Prime Minister Perry Christie
By RASHAD ROLLE
Tribune Staff Reporter
PRIME Minister Perry Christie avoided saying yesterday if he will make a bid to remain leader of the Progressive Liberal Party at its convention in November, but told reporters: “I am the leader of the party.”
When asked by a reporter about his political plans, Mr Christie jokingly asked: “You want someone to beat me, hey?”
He then rushed off to a special Cabinet meeting.
His statements came moments before Deputy Prime Minister Philip “Brave” Davis told reporters that “a lot of people” support him for the leadership post, adding that he has “always been ready” to ascend to that position.
Mr Davis, however, declined once again to say if he will make a leadership bid in November or contest Mr Christie, telling reporters that he will disclose his intentions in “due course.”
Asked if he has started making assessments about the support he has in the party, he said “not yet,” but added that he is “warmed by the support” he has received from those who want him to make a leadership bid.
He declined to comment when asked if he has been in talks with PLP stalwart councillors, who will ultimately decide the party’s leader when they vote at the November convention.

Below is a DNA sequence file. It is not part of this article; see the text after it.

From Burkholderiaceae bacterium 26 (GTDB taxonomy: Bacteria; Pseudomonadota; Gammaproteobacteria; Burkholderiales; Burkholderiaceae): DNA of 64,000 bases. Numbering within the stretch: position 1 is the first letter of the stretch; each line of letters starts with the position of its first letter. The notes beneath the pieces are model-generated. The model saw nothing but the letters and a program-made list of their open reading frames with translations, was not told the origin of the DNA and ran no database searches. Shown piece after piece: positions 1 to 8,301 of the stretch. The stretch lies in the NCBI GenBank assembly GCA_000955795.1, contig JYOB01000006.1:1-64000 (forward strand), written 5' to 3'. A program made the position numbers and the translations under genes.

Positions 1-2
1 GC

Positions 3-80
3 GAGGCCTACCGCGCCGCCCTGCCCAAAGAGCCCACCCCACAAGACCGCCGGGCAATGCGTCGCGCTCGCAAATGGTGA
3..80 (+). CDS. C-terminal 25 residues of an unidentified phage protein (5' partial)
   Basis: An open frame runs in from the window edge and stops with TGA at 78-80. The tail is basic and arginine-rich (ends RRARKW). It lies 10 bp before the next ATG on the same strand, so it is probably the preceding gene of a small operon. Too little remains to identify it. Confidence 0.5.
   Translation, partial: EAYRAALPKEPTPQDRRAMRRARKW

Mr Christie, 72, has not given any clear indication of what his next move in politics will be. He has served two, non-consecutive terms as prime minister and has been the PLP’s leader for 18 years.
Some in the party have suggested that he step aside and allow a new leader to take his place and marshal the party into the next election.
Former PLP Senator and MP Philip Galanis has publicly voiced his support for Mr Davis to run for the party’s top post.
Mr Davis and Tourism Minister Obie Wilchcombe are the only sitting members of Parliament who have openly expressed an interest in running for leader of the PLP, though both have previously said they would only seek the nomination if Mr Christie declines to do so himself.
Mr Wilchcombe has repeatedly stressed his allegiance to Mr Christie. However, some have speculated that Mr Davis will run for the PLP’s leader even if Mr Christie offers himself again.
Golden Gates MP Shane Gibson, who will serve as the party’s chairman for the convention, told reporters recently that he believes the people interested in vying for leadership are experienced enough to know when to declare their intentions, whether doing so early would benefit them or if it is better to do so at the “last minute.”